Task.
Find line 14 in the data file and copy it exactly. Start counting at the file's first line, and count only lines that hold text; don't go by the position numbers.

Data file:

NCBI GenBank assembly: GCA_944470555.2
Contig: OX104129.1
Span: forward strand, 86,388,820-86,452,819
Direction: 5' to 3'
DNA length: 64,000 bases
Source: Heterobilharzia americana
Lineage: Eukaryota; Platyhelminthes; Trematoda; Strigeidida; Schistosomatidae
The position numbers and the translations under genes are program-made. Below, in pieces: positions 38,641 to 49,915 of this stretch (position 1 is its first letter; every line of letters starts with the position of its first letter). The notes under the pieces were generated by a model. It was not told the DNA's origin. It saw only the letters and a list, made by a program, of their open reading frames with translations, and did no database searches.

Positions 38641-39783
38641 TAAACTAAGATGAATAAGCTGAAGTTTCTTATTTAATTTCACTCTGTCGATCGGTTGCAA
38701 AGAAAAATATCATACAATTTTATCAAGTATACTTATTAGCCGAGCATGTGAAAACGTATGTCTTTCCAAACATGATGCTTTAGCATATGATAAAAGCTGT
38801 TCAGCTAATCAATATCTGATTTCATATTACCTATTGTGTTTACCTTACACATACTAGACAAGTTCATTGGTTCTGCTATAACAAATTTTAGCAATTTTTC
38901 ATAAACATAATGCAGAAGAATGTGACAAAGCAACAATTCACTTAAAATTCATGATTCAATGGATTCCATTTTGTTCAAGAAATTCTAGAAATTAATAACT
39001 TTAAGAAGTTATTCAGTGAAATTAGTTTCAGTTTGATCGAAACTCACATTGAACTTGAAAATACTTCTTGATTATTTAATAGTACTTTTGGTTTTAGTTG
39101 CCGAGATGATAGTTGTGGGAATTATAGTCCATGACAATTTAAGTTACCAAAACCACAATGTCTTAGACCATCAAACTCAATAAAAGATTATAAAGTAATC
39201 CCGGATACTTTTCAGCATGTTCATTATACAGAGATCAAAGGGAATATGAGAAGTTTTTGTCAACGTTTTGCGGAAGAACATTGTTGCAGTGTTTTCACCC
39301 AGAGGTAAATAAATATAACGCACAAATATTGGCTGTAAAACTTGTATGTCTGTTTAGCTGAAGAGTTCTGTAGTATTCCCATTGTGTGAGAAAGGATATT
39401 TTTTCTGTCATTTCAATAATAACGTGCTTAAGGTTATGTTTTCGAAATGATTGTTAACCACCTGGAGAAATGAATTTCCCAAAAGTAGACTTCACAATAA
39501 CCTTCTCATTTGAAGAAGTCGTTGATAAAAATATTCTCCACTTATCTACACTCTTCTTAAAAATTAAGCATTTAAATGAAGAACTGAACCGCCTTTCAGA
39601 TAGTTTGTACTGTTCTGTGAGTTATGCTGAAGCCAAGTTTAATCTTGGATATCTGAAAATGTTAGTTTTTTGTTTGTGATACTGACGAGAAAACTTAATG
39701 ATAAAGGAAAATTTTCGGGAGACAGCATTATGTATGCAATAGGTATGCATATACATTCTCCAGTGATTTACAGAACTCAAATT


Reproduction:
39001 TTAAGAAGTTATTCAGTGAAATTAGTTTCAGTTTGATCGAAACTCACATTGAACTTGAAAATACTTCTTGATTATTTAATAGTACTTTTGGTTTTAGTTG